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Anna Sterkin, Alexander Sterkin, Uri Polat; Spatio-temporal neuronal interactions as a basis for perceptual binding. Journal of Vision 2008;8(6):590. doi: 10.1167/8.6.590.
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© ARVO (1962-2015); The Authors (2016-present)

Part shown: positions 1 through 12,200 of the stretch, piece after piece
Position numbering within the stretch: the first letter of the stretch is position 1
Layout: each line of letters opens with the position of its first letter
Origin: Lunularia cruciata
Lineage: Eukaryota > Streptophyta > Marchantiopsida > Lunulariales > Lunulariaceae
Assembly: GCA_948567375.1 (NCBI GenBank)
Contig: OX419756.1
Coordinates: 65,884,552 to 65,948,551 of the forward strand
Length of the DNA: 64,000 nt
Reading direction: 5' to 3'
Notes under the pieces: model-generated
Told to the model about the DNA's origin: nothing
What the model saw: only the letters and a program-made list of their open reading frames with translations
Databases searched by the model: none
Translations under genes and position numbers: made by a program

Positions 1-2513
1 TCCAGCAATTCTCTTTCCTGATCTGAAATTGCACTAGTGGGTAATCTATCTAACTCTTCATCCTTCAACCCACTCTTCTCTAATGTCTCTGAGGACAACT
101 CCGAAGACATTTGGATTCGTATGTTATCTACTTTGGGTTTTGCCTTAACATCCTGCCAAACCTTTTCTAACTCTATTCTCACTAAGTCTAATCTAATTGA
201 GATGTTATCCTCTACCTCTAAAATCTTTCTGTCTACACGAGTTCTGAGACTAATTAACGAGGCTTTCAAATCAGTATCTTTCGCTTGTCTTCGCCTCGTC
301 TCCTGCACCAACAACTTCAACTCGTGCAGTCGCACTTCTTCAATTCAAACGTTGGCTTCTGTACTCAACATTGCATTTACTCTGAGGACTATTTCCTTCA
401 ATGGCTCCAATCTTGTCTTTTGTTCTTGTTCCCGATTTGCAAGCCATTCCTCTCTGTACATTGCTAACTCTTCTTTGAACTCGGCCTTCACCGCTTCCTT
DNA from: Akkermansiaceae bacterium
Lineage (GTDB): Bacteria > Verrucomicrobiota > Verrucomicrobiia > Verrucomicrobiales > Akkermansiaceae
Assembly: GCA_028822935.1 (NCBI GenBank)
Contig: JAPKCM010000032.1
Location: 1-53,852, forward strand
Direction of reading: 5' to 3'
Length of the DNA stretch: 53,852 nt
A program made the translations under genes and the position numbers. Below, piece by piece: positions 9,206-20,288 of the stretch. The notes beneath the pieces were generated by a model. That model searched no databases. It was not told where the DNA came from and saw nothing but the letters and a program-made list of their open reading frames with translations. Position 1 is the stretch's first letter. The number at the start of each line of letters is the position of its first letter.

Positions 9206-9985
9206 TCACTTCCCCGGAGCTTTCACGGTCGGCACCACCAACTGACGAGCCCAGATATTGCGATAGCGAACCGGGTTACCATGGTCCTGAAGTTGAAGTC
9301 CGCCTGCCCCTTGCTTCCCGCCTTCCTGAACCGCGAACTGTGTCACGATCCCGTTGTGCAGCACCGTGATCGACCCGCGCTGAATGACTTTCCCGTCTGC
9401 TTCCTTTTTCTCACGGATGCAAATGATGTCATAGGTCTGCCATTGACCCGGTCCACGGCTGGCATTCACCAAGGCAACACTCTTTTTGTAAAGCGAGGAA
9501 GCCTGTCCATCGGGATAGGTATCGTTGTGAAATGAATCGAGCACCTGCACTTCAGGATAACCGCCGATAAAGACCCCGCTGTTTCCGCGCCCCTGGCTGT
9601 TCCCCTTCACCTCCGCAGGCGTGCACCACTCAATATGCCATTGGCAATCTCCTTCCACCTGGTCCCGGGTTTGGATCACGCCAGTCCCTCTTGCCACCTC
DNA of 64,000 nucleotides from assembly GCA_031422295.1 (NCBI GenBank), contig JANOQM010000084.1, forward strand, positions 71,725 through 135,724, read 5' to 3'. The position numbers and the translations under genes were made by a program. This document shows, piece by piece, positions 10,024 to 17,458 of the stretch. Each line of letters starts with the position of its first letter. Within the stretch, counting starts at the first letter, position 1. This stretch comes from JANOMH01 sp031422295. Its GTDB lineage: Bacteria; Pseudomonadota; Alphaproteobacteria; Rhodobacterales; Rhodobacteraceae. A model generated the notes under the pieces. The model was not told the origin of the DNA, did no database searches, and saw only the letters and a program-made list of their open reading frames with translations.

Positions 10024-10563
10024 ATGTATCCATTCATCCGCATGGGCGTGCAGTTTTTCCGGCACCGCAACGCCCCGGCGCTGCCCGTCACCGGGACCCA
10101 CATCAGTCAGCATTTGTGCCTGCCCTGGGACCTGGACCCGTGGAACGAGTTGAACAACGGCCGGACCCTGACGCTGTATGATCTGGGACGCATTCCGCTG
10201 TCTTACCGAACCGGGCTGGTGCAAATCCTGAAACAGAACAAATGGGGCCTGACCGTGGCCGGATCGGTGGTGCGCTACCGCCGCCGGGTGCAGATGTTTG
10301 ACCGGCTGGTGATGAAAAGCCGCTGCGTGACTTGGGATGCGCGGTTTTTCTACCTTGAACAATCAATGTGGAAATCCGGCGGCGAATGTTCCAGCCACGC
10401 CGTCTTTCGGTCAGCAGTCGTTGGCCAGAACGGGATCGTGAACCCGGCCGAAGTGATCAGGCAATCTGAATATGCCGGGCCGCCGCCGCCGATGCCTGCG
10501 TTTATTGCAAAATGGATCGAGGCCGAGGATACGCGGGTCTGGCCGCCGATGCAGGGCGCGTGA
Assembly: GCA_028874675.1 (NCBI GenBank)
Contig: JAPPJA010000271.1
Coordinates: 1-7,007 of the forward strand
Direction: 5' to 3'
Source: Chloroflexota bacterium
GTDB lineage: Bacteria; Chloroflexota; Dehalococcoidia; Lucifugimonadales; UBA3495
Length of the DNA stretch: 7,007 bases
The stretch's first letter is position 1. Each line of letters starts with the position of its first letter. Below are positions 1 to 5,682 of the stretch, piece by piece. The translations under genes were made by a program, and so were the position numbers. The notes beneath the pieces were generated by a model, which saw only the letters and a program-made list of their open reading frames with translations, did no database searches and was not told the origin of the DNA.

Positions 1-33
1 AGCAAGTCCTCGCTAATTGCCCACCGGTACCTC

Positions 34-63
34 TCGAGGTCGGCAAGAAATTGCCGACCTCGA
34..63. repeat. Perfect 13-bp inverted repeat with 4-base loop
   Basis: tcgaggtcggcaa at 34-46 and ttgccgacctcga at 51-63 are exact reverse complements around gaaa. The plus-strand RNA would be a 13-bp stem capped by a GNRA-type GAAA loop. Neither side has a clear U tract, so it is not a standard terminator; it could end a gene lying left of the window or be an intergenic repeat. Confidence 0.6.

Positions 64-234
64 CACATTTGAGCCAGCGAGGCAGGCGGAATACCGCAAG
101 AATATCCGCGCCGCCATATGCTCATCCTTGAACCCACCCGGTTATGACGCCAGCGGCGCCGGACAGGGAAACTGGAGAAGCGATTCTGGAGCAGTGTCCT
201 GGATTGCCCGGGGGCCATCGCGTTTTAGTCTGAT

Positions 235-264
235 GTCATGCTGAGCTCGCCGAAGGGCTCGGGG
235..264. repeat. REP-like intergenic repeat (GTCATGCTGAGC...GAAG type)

Detection of low-contrast Gabor patches (GPs) is improved when flanked by collinear GPs, whereas suppression is observed for high-contrast GPs. The facilitation resembles the principles of Gestalt theory of perceptual organization. We propose a model for contour integration in the context of noise that incorporates a temporal element into this spatial architecture. The basic principles are: 1) The response increases with increasing contrast, whereas the latency decreases. 2) Activity-dependent interactions: facilitation for low and suppression for high activity. 3) The variance increases with contrast for responses, rates, and latency. 4) Inhibition has a shorter time-constant than excitation. When a texture of randomly oriented GPs is presented, the response to every element decreases due to fast inhibition between the neighboring elements, shifting the activity towards the range of collinear facilitation. Next, the slower excitation induces selective facilitation along the contour elements. Consequently, the response to the contour increases, whereas the variance of the rate and latency decreases, providing better temporal correlation between the contour elements. Thus, collinear facilitation increases the saliency of contours.Our model may suggest a solution to the binding problem by bridging between the temporal and spatial aspects of lateral interactions that determine the encoding of perceptual grouping.
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